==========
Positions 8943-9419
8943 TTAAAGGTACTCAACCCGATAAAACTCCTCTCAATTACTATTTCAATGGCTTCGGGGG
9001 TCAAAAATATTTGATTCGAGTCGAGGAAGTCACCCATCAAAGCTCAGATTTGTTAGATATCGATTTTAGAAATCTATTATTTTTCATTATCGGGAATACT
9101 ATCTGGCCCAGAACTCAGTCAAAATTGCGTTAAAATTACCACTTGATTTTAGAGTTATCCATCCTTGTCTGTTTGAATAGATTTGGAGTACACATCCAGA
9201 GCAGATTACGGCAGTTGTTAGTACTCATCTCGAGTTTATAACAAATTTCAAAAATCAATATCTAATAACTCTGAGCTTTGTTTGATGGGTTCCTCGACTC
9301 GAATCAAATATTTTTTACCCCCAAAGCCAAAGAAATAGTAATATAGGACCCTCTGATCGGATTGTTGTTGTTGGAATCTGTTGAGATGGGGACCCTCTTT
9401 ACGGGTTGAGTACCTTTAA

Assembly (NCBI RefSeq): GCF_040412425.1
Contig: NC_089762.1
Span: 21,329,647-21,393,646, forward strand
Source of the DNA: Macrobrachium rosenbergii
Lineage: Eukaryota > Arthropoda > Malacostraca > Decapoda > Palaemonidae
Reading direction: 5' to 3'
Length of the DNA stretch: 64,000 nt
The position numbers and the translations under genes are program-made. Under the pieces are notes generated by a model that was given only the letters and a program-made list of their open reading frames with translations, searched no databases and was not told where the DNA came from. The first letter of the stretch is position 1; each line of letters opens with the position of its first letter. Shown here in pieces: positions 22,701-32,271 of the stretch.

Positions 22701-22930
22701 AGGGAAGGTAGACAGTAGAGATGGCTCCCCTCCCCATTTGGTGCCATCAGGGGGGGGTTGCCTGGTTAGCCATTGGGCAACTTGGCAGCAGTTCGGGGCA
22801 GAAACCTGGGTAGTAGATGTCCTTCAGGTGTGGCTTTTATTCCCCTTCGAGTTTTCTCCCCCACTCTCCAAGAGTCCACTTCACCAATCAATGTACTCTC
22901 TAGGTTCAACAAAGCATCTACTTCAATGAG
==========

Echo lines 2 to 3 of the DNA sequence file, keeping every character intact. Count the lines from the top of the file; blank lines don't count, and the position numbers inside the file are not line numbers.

8943 TTAAAGGTACTCAACCCGATAAAACTCCTCTCAATTACTATTTCAATGGCTTCGGGGG
9001 TCAAAAATATTTGATTCGAGTCGAGGAAGTCACCCATCAAAGCTCAGATTTGTTAGATATCGATTTTAGAAATCTATTATTTTTCATTATCGGGAATACT